Have we missed our chance to fix the housing crisis?

Cantillon: Boosting supply of houses would have wider implications for the economy

The Irish Fiscal Advisory Council has warned that although a sudden upsurge in house construction may be “necessary”, it would also be problematic in that it could spark “over-heating”. Photograph: Alan Betson

The Irish Fiscal Advisory Council has warned that although a sudden upsurge in house construction may be “necessary”, it would also be problematic in that it could spark “over-heating”. Photograph: Alan Betson

 

It seems it’s a case of “damned if we do and damned if we don’t” when it comes to fixing the crisis in the housing market.

Estate agent Savills published a comprehensive overview of the rental market, on Monday, revealing how the vacancy rate in the capital is “razor thin” at a little more than 1 per cent. According to Daft.ie, Blanchardstown – an area with a population of some 75,000 people – currently has just 13 properties for rent, and three of these are short-term lets only. Dublin city as a whole has fewer than 1,400 properties to let.

A normal functioning market would have a vacancy rate of about 5.6 per cent, Savills says, which shows just how far off we are. Until the vacancy rate reaches this level – something that is “years” away, the author of the report says – demand will continue to outstrip supply.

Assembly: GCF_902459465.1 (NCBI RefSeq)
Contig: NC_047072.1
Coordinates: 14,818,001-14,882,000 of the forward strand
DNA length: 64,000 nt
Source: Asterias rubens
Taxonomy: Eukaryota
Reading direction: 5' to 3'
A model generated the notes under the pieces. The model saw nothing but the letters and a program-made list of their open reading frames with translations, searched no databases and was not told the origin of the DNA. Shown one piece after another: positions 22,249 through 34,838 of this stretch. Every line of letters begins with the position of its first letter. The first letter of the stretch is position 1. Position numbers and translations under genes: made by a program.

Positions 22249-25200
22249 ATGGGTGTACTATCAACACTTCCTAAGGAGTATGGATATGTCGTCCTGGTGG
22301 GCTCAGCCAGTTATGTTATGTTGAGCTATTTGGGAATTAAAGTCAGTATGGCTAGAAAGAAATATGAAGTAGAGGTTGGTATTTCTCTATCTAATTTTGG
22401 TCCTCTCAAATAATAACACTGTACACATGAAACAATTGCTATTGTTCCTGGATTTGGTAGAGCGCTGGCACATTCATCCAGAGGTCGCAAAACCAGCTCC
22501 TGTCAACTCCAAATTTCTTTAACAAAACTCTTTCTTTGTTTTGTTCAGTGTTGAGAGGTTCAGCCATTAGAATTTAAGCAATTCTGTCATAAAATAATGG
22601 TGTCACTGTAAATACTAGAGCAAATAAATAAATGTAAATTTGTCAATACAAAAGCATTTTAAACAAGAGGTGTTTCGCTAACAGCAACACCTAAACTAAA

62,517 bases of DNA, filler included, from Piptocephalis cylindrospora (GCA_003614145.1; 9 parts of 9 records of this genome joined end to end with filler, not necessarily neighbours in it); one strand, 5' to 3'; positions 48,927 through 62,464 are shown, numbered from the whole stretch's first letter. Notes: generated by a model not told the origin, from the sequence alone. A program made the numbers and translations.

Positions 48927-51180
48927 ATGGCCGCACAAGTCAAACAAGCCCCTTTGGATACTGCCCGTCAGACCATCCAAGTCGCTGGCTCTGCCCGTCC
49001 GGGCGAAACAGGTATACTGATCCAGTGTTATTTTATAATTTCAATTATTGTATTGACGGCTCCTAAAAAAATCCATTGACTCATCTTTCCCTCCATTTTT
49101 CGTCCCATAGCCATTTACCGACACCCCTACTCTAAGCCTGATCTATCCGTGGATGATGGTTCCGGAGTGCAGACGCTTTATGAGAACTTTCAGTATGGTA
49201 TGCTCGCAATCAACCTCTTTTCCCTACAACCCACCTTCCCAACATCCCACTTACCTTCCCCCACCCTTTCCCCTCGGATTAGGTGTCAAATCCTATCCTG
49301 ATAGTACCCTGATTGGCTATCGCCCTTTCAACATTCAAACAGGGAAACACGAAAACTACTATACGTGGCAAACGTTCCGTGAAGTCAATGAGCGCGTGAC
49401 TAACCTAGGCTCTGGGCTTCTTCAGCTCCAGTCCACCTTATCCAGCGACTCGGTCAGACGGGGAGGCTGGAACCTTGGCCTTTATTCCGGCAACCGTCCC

This can only mean one thing – rising rents. But can the market, can renters, take much more?

Human cost

The report points to the human cost of the crisis already, with even those in decent jobs unable to stomach continued rent rises in urban areas, leading some to turn to “commuting to rent”. Where once people sacrificed afterwork drinks to own their own home in Navan or Naas, now they’re doing so just to rent.

The solution, espoused by author John McCartney, is boosting supply. However, a rapid increase in housebuilding would have wider implications for the economy – and ones which may not be that palable either.

Last week, the Irish Fiscal Advisory Council warned that although a sudden upsurge in house construction may be “necessary”, it would also be problematic in that it could spark that dreaded word – “over-heating” – by bidding up wages and eroding competitiveness, much the same as what happened in the years prior to the crash.

To counter this, the fiscal council says, Government would need to cool the economy, possibly by ramping up personal income taxes to quell demand.

So have we left it too late to solve the housing crisis without causing knock-on effects? And is the cost of dampening house price and rental growth inevitably higher taxes?

It ’s an invidious choice – higher personal tax rates or a more sustainable housing market.

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